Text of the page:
The federal government has ordered Australia’s largest internet service providers (ISPs) to keep blocking eight websites hosting footage of the terrorist attacks last March in Christchurch, New Zealand along with the manifesto of the alleged gunman.
The direction, issued by the office of the government’s eSafety Commissioner on 9 September, compels ISPs to implement a six month block, during which time the eSafety Commissioner will review and remove sites from the list if and when the offending content is taken down.
The action comes several months after the country’s major telcos, including Optus, Telstra and Vodafone, independently moved to block more than 40 websites that were hosting video of the attacks or the manifesto of the alleged perpetrator in the days immediately following the Christchurch attacks.
The ISPs, as members of a task force subsequently set up by Prime Minister Scott Morrison and tasked with looking into terror and violent online content, pressed the Government to provide some direction, given that the ISPs did not have a clear legal footing for the action they had taken independently.
As such, the new direction, the first of its kind exercised by the eSafety Commissioner, is expected to offer ISPs certainty to continue their blocking activities, while also clearing the way for ISPs to remove the blocks they had voluntarily placed on other websites that have since taken down the material.
“Australian internet service providers acted quickly and responsibly in the wake of the terrorist attacks in Christchurch in March this year to block websites that were hosting this harmful material,” said Paul Fletcher, Minister for Communications, Cyber Safety and the Arts.
“ISPs called on the Government to provide them with certainty and clarity in taking the action they did, and today, we are providing that certainty,” he said.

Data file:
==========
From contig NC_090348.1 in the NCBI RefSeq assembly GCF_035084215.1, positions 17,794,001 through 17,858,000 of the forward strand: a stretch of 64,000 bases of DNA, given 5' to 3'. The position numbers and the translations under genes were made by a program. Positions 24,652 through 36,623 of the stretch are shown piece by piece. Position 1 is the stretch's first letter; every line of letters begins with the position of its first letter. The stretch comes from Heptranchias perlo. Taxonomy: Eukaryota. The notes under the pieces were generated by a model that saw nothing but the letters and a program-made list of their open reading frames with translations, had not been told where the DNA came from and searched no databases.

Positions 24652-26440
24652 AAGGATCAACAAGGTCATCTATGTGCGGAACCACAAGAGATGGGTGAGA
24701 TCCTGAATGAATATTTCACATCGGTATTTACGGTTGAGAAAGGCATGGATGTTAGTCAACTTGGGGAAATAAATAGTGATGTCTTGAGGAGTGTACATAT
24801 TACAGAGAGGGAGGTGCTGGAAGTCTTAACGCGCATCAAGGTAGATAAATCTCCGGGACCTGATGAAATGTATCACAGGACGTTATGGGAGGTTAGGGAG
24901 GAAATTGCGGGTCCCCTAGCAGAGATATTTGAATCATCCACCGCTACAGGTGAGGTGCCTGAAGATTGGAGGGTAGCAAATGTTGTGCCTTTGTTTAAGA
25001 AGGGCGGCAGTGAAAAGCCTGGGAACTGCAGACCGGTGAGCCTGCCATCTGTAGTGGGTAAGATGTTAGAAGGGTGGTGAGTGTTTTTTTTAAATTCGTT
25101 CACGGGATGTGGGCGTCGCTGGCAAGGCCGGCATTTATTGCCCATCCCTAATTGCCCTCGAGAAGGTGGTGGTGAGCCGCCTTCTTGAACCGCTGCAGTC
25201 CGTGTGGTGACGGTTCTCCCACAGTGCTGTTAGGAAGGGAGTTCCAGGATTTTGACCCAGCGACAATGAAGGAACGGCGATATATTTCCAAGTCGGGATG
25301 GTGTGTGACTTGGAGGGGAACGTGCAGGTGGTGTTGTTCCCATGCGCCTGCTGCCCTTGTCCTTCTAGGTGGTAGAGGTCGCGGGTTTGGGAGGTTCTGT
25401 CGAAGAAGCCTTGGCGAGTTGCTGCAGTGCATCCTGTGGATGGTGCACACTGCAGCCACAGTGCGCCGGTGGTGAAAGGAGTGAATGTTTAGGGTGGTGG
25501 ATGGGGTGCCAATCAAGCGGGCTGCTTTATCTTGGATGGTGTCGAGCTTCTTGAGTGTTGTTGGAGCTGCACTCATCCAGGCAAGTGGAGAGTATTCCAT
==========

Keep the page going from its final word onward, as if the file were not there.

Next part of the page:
The eSafety Commissioner Julie Inman Grant, meanwhile, has consulted with both ISPs and website administrators, giving the websites in question “ample opportunity” to remove the content.
“Those hosting this material do so in the full knowledge that Australia will take action to halt its continued proliferation,” Inman Grant said. “The remaining rogue websites need only to remove the illegal content to have the block against them lifted.”
According to John Stanton, CEO of telecommunications industry body Communications Alliance, the direction has been welcomed by the country’s ISPs.
“Industry recognised that this was the right thing to do, without explicit Government direction, and we are pleased to see the framework that is now in place as a result of constructive collaboration between industry, government and its agencies,” he said.
The eSafety Commissioner is continuing to work with industry to develop an additional protocol to govern the rapid removal of terrorist and extreme violent material in a crisis event which, according to Inman, is expected to be undertaken infrequently.
“The decision to block websites will be taken only under extraordinary circumstances and will need to meet an extremely high threshold,” said Inman Grant.